For younger children involved in physical activities and sports, mouth guards are strongly encouraged, and can prevent a whole host of injuries to the teeth, gums, lips and other oral structures.
Mouth guards are generally small plastic appliances that safely fit around your child’s teeth. Many mouth guards are soft and pliable when opened, and mold to the child’s teeth when first inserted.
If the tooth has been knocked out, try to place the tooth back in its socket while waiting to see our office. Remember to hold the dislocated tooth by the crown—not the root. If you cannot relocate the tooth, place it in a container of cold milk, saline or the victim’s own saliva. Place the tooth in the solution.
First, rinse the mouth of any blood or other debris and place a cold cloth or compress on the cheek near the injury. This will keep down swelling.
For a fractured tooth, it is best to rinse with warm water and again, apply a cold pack or compress. Ibuprofen may be used to help keep down swelling.
If the tooth fracture is minor, the tooth can be sanded or if necessary, restored by the dentist if the pulp is not severely damaged.
If a child’s primary tooth has been loosened by an injury or an emerging permanent tooth, try getting the child to gently bite down on an apple or piece of caramel; in some cases, the tooth will easily separate from the gum.
Irritation caused by retainers or braces can sometimes be relieved by placing a tiny piece of cotton or gauze on the tip of the wire or other protruding object. If an injury occurs from a piece of the retainer or braces lodging into a soft tissue, contact our office immediately and avoid dislodging it yourself.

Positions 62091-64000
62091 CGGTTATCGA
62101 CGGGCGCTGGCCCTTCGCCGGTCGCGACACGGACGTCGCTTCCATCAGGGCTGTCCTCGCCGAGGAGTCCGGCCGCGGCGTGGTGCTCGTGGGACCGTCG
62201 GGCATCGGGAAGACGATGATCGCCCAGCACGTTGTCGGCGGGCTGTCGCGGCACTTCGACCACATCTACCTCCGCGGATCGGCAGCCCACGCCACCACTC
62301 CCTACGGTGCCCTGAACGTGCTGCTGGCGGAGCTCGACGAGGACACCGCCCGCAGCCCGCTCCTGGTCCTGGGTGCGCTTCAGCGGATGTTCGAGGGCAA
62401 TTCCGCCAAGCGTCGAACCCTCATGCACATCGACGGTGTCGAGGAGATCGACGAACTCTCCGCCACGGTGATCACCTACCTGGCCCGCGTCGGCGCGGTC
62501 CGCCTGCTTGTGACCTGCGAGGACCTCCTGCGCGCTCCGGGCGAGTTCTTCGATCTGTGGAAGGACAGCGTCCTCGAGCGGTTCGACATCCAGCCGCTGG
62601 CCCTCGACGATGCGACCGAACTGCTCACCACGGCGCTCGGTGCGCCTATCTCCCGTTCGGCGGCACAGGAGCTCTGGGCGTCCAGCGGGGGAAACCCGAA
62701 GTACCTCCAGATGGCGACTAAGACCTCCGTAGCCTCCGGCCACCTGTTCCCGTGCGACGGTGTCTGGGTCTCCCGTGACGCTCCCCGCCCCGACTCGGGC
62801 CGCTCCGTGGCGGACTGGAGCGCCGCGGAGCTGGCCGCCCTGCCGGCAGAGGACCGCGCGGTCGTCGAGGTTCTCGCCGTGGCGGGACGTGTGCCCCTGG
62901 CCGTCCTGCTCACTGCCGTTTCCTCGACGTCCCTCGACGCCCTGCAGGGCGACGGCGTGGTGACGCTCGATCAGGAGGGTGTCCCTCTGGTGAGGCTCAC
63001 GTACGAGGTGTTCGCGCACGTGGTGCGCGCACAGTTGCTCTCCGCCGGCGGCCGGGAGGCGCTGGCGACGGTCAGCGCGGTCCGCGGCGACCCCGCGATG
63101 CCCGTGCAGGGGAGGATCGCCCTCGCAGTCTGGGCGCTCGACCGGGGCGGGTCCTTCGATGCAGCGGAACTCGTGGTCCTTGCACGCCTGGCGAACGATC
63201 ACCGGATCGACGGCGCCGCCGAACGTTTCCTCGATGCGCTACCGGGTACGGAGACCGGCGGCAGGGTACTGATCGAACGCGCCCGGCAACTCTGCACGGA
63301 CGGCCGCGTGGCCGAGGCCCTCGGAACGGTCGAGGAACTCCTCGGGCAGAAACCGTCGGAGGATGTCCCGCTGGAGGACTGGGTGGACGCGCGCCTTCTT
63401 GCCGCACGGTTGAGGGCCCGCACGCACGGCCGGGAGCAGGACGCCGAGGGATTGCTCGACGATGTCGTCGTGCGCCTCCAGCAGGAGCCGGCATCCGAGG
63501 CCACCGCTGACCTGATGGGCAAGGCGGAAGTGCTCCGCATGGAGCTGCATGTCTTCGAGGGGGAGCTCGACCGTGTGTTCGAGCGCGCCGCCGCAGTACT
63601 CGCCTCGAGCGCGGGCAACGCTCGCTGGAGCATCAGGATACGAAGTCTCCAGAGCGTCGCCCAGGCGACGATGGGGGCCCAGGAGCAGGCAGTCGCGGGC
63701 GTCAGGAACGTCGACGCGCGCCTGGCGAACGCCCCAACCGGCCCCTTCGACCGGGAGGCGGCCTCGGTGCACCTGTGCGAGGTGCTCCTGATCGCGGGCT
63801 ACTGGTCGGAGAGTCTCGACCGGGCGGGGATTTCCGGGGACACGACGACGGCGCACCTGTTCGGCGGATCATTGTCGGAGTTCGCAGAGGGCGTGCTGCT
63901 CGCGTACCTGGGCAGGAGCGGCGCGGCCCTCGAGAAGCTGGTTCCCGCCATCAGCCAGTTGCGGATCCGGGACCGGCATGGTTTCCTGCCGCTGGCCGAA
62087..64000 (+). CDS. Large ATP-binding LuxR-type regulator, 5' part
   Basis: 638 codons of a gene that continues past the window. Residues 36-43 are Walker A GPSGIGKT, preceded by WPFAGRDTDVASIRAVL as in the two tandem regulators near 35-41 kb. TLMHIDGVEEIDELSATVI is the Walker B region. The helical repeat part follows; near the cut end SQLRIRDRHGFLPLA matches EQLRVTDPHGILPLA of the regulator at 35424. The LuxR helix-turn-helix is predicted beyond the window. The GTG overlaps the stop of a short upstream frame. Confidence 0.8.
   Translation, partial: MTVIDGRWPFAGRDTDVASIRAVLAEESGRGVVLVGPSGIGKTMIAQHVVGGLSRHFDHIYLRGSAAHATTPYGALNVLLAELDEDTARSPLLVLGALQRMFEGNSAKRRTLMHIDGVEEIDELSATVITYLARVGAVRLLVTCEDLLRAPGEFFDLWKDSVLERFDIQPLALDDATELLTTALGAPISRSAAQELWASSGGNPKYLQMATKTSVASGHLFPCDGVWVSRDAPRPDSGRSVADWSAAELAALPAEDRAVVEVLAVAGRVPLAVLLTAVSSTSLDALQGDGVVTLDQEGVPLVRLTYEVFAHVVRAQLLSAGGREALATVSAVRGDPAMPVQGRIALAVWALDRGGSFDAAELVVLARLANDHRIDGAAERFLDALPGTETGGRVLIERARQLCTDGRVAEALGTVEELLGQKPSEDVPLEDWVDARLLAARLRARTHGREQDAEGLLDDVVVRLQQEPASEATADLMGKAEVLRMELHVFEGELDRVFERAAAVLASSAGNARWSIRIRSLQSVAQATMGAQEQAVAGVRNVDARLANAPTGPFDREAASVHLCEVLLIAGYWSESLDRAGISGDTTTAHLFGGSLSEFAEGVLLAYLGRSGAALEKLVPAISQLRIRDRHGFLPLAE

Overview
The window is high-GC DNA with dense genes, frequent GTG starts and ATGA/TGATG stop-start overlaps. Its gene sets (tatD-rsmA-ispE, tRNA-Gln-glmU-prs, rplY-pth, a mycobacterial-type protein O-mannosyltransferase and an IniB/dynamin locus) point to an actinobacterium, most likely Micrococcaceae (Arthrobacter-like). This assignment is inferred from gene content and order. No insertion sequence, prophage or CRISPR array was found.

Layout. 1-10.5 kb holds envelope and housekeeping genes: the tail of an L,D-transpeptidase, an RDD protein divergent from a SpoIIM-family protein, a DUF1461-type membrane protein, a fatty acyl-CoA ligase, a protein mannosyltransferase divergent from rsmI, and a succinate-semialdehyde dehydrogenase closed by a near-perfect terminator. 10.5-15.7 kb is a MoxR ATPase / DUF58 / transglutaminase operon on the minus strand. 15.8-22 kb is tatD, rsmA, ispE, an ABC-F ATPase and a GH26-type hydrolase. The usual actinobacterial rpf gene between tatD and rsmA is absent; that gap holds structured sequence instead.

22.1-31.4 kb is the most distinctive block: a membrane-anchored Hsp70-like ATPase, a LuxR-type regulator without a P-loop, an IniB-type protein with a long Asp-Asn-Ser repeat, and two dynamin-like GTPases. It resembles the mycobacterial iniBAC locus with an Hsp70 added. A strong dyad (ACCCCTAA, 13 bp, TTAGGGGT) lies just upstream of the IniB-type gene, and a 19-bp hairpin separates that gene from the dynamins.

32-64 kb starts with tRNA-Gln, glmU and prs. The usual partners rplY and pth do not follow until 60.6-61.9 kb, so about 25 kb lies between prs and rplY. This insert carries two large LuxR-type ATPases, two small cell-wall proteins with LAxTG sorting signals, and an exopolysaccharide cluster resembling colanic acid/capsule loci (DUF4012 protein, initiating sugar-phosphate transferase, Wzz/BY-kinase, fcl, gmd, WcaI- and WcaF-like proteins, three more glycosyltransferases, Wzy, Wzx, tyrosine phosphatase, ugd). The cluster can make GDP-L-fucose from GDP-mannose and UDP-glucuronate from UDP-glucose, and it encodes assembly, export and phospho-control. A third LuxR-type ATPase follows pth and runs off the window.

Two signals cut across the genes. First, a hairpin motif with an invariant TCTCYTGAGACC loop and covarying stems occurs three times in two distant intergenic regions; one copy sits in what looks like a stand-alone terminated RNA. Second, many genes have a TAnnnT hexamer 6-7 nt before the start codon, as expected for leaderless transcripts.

Sealants fill in the little ridges on the chewing part of your teeth to protect and seal the tooth from food and plaque. The application is easy to apply and typically last for several years.
North Aurora Smiles is a patient-centered practice offering gentle, comprehensive dental care services for the whole family. Our top priority is to ensure the optimal health and wellness of our patients, and helping them to achieve healthy beautiful smiles for life. The doctors pride themselves on being whole-health focused with an overall philosophy of being minimally invasive in their dental treatment.
Dr. Hammad Aziz is a skilled and experienced professional, having graduated from Loyola University Chicago, Cum Laude with departmental honors and obtained his Doctor of Dental Surgery (DDS) at the University of Illinois, College of Dentistry. He is certified in Invisalign, Dental Implants, Six Month Smiles (invisible, clear braces), Sleep Apnea/Snoring with the American Academy of Dental Sleep Medicine and the Institute for Cranio-Facial Sleep Medicine. Dr. Aziz is also certified in Pinhole Gum Rejuvenation Therapy, and is a BLS (CPR) Healthcare Provider / ACLS Certified. He is an active member of the Academy of Biomimetic Dentistry, and a Member of the Academy of General Dentistry, Founding Member and President Elect of the CM Dental Society, and Past President and Member of the Aurora Dental Society.
Dr. Stephanie Janes earned her Doctor of Medicine in Dentistry (DMD) degree from the Lake Erie College of Osteopathic Medicine, School of Dental Medicine. While there, she also earned a Master’s degree in Health Service Administration and a Humanitarian Award on behalf of the International College of Dentists. Later, she completed a General Practice Residency through the University of Chicago at NorthShore University HealthSystem – Evanston Hospital. She gained hospital dentistry experience with a focus on medically-compromised patients and emergency dentistry. This program enabled her to enhance her comprehensive dental skills, especially in endodontics and cosmetic dentistry. She is also certified in therapeutic botox and dermal filler treatments to relieve bruxism (clenching and grinding) and TMJ pains, which she is passionate about.